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WEEE Directive: Online retailers should take on producer responsibilities, say WEEE recyclers

Online sellers should be legally required to take on the duties of ‘producer’ under the EU Waste Electrical and Electronic Equipment (WEEE) Directive amid accusations of freeriding, say WEEE collection and recycling associations.

Last week (13 September), over 80 delegates from 12 different countries from the WEEE recycling sector met at a workshop hosted by EucoLight, the European association of lamp and lighting collection and recycling associations, and WEEE Forum in Brussels to discuss the growing number of online marketplaces failing to comply with the WEEE Directive and EEE regulations, a practice referred to as ‘freeriding’.

The introductory speaker at the event, Peter Börkey of the OECD, presented initial findings suggesting that ‘freeriding’ by online retailers could account for 5-10 per cent of all sales of electrical and electronic equipment in the EU.

WEEE Directive: Online retailers should take on producer responsibilities, say WEEE recyclers

The issue stems from online retailers domiciled outside of the EU selling products from producers in places like China that are not registered with WEEE compliance schemes directly to households in the EU and bypassing a national importer or distributor in addition to retailers with a physical presence, such as warehouses, in one or more EU member states. This puts compliant companies and ‘bricks and mortar’ retailers at a material commercial disadvantage,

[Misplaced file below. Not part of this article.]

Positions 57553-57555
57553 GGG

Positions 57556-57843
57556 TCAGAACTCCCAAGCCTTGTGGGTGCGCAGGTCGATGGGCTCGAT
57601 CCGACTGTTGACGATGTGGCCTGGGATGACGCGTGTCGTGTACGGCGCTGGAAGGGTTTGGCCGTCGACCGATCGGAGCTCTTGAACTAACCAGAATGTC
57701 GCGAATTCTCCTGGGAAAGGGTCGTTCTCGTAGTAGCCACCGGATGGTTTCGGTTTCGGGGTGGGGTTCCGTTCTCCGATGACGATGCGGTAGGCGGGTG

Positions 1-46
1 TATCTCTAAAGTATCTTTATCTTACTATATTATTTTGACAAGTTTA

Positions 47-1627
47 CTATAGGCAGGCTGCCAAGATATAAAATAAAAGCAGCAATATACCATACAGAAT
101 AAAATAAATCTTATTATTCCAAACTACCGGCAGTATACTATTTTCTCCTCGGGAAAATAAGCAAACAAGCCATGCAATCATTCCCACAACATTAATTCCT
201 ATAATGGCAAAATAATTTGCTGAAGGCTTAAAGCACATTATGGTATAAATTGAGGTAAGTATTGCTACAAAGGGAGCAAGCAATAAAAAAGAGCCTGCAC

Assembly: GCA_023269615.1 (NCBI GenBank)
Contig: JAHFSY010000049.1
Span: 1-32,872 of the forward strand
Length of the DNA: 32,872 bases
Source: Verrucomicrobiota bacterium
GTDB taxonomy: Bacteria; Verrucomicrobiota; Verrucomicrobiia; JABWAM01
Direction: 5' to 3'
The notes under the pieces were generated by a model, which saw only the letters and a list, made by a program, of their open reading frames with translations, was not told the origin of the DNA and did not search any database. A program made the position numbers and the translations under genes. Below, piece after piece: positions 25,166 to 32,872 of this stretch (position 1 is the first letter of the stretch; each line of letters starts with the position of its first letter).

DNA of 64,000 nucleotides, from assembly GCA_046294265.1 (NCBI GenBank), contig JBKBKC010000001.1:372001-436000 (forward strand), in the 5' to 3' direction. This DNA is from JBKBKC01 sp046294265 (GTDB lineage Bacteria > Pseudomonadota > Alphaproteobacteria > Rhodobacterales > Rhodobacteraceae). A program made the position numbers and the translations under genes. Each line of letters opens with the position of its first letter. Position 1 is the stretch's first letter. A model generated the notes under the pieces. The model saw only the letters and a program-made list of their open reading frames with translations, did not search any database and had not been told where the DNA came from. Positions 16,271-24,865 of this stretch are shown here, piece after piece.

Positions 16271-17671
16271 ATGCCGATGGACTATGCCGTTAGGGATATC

Out of the ten categories of WEEE stipulated in the Directive – soon to be whittled down to six from August 2018 - the issue is particularly acute for lamps and lighting as, according to a statement from EucoLight in May this year: ‘The products are small, lightweight, and robust enough to be shipped easily. Furthermore, it is widely recognised that WEEE charges per kilogram of EEE tend to be higher in lamps than in many other sectors. This increases the financial attractiveness of freeriding.’

For example, earlier this year, the UK WEEE compliance recycler, Recolight, suggested that around 20 per cent of lamps sold in the UK were non-compliant with the WEEE directive.

The main takeaways from the workshop are that European policy makers and member states should consider:

  • Making online sellers and retailers legally obliged to assume the duties of ‘producer’ under the WEEE Directive for the products that they sell on behalf of non-WEEE compliant producers.
  • Investigating the possibility and appropriateness of employing the concept of an Authorised Representative (AR), whereby a natural or legal person or business designated by a non-EU producer may carry out tasks and duties on behalf of that producer.

Attendees at the workshop also highlighted concerns over the fact that 80 per cent of the problem relates to transactions that take place within the EU, as in many cases the product will have originated from outside the EU, but is held in fulfilment houses or warehouses in the EU. Attendees agreed that tackling this issue should be a matter of priority.

There was an understanding that not all online retailers will be aware of the need to comply and so there is a need for education, while certification for online sellers that do comply with the WEEE Directive could help customers to make an informed decision over where they purchase their electrical products from.

Commenting on the outcomes of the workshop, WEEE Forum Secretary General Pascal Leroy said: “We are delighted that this topic raised such a high level of interest and that the key recommendations have real potential to address this serious problem.”

EucoLight Secretary General Marc Guiraud added: “The process has started; the ideas are on the table.  Now we need to see action on both legislation and enforcement.”

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